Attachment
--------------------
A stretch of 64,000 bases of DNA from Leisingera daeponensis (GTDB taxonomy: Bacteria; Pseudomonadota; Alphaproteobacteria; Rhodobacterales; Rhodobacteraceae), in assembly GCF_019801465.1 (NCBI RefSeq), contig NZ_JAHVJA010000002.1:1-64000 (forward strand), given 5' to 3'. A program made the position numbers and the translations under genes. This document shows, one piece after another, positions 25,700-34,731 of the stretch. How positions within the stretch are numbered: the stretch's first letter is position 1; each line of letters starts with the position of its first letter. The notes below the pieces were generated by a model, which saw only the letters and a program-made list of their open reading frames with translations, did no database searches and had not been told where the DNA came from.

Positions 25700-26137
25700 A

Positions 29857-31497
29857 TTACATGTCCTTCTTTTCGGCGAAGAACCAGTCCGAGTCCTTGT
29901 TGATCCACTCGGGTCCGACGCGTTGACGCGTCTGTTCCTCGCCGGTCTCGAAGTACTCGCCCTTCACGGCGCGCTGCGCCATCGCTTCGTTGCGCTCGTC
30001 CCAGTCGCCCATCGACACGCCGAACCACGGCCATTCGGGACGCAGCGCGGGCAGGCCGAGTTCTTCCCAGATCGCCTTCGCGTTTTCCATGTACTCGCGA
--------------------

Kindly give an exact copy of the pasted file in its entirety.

A stretch of 64,000 bases of DNA from Leisingera daeponensis (GTDB taxonomy: Bacteria; Pseudomonadota; Alphaproteobacteria; Rhodobacterales; Rhodobacteraceae), in assembly GCF_019801465.1 (NCBI RefSeq), contig NZ_JAHVJA010000002.1:1-64000 (forward strand), given 5' to 3'. A program made the position numbers and the translations under genes. This document shows, one piece after another, positions 25,700-34,731 of the stretch. How positions within the stretch are numbered: the stretch's first letter is position 1; each line of letters starts with the position of its first letter. The notes below the pieces were generated by a model, which saw only the letters and a program-made list of their open reading frames with translations, did no database searches and had not been told where the DNA came from.

Positions 25700-26137
25700 A

Positions 29857-31497
29857 TTACATGTCCTTCTTTTCGGCGAAGAACCAGTCCGAGTCCTTGT
29901 TGATCCACTCGGGTCCGACGCGTTGACGCGTCTGTTCCTCGCCGGTCTCGAAGTACTCGCCCTTCACGGCGCGCTGCGCCATCGCTTCGTTGCGCTCGTC
30001 CCAGTCGCCCATCGACACGCCGAACCACGGCCATTCGGGACGCAGCGCGGGCAGGCCGAGTTCTTCCCAGATCGCCTTCGCGTTTTCCATGTACTCGCGA